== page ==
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The problem in terms of a step function on integers: A step function of integers is $0$ until $s$ (the "item" in question) and then $1$. That is, $s$ is the first integer that satisfies the property $f(s) = 1$. The only way to find out the function's value $f(x)$ is to run a test to evaluate it, where each test has a penalty $p(x)$. Given a range $[a,b]$ in which the step is known to occur, find the stepping point $s$ with minimal total penalty.

In the case I'm interested in, $p(x) = x$.

If $p(x)$ is just a constant, then binary search is the solution (I think?).

Background: There is a process that takes X minutes before a certain event occurs, always at the same time, but this time is unknown. I need to find this time. To check, start the process, wait X minutes and then run a test to find out if the event happened or not. After testing, the process restarts (so you can't just test every minute to find out the minimum time).

Edit: I forgot to mention that for simplicity's sake the distribution of $s$ is uniform in $[a,b]$, that is $P(x=s, x \in [a,b]) = 1/(b-a+1)$. A more realistic distribution in my actual problem is monotonically increasing, for example $P(x) = 2x/(b-a+1)^2$.


Update: usul's answer (with a minor tweak) describes how to calculate the value which needs minimizing, which is the expected cost given a penalty function and the probability distribution of the target value.

The question still stands: which algorithm actually minimizes that value in the case $p(x)=x$ and the two distributions discussed above (uniform and increasing)? More generally - what's an algorithm that takes the penalty function and always yields the minimum expected cost?

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It seems that unless you have negative penalty, it does not matter what the cost p(x) is, you just need to minimize it. The only relevant information here is the distribution. I suspect that a binary search will always be applicable, but that the "regions" will be divided by the median point of the distribution rather than by the center of the considered interval. –  cody Jan 24 '13 at 19:13
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@cody, counterexample: $p(x)$ where odd numbers have double the cost of even ones. In that case binary search is worse than binary search tuned to always pick even numbers. –  sinelaw Jan 24 '13 at 19:31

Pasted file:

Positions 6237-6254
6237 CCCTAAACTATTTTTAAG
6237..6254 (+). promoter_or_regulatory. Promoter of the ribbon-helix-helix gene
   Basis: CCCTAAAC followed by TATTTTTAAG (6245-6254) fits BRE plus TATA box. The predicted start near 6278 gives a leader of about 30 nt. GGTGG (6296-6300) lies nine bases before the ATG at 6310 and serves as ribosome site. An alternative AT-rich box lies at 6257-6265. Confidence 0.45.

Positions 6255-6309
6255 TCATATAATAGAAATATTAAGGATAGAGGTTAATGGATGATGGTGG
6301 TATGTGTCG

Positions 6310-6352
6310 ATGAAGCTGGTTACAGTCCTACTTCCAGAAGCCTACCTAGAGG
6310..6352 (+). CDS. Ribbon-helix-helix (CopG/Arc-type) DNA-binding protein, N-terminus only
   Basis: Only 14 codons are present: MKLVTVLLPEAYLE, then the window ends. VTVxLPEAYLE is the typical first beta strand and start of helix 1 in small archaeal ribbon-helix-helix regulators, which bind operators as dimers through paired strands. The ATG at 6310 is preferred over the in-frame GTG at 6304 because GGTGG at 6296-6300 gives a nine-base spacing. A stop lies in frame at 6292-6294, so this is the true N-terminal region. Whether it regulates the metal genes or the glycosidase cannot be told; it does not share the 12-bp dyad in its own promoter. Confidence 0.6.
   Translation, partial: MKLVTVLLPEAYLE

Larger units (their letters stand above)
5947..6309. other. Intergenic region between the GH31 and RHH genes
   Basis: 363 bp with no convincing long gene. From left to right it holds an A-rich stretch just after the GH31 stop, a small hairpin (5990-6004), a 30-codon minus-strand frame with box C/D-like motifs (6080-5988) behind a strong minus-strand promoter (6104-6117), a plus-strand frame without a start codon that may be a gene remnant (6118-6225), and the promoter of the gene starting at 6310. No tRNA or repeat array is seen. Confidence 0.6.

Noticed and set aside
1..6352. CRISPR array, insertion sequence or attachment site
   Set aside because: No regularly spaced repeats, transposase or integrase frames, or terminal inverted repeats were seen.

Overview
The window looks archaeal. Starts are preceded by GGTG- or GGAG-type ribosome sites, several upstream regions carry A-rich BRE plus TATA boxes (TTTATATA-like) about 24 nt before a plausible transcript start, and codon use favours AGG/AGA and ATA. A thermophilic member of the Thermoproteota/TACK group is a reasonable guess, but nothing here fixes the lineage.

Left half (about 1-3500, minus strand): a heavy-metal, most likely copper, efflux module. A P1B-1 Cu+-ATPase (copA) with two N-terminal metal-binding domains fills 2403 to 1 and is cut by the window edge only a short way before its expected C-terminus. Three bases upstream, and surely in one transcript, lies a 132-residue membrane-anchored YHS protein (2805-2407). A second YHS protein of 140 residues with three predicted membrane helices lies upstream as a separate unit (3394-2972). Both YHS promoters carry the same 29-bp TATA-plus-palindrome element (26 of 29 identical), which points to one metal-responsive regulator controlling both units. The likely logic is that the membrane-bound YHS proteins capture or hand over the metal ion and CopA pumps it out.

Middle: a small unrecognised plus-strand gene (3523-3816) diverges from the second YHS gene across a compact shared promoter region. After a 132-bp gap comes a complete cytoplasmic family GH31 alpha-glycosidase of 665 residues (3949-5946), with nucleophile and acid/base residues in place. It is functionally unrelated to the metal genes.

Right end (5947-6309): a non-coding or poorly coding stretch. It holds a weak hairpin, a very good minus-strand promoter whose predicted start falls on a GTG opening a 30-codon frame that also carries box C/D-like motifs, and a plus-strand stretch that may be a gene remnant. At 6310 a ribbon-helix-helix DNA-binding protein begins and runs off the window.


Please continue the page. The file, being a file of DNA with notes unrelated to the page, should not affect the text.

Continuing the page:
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Compute the minimum total cost for every subrange of [a,b]. –  Tsuyoshi Ito Jan 24 '13 at 20:54
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It seems like there should be a closed form for the algorithm (at least upto a constant factor). –  Suresh Venkat Jan 25 '13 at 6:09
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@Suresh: I was wondering about the possibility for a closed formula, too. If you have one, I am interested to see it. –  Tsuyoshi Ito Jan 25 '13 at 6:23
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2 Answers

Here is a writeup following up on Tsuyoshi's pointer to use DP.

Given $p(x)$, we can write any (decent, deterministic) algorithm as a binary decision tree with nodes weighted by $p(x)$. The root of the tree is the first node the algorithm selects to test; the left child of each $x$ is the next node to test if $f(x)$ is zero and the right node is the next to test if $f(x) = 1$.

An algorithm's worst-case performance on weights $p(x)$ is its weighted depth: the maximum over any path to a leaf of the sum of the path's weights.

Therefore the optimal deterministic algorithm minimizes this value.

The "minimum maximum length" or "cost" of a path starting at node $x$ is $p(x)$ plus the cost of the tree on the nodes remaining to be searched. The nodes remaining to be searched will always be an interval. This gives the DP relation:

$cost[x, z] = \min_{y \in [x,z-1]} \left( p(y) + \max ( cost[x, y-1], cost[y, z]) \right)$

with $cost[x,x] = 0$ as a base case (except $cost[b,b] = p(b)$ unless you are promised that a $1$ occurs in the interval).


(Update)

With a probability distribution, say you want to minimize total expected cost. The expected cost for searching an interval is the cost of searching the first node $y$, plus the expected cost for searching the remainder. Using $\Pr[a,b|c,d]$ for the conditional probability of being in interval [a,b] given that we're in interval [c,d], this gives the following:

$cost[x,z] = \min_{y \in [x,z-1]} \left(p(y) + \Pr[x,y-1|x,z] cost[x,y-1] + \Pr[y,z|x,z] cost[y,z] \right)$ .


Here's what I had before, which does something ... let's say "different" instead of "wrong."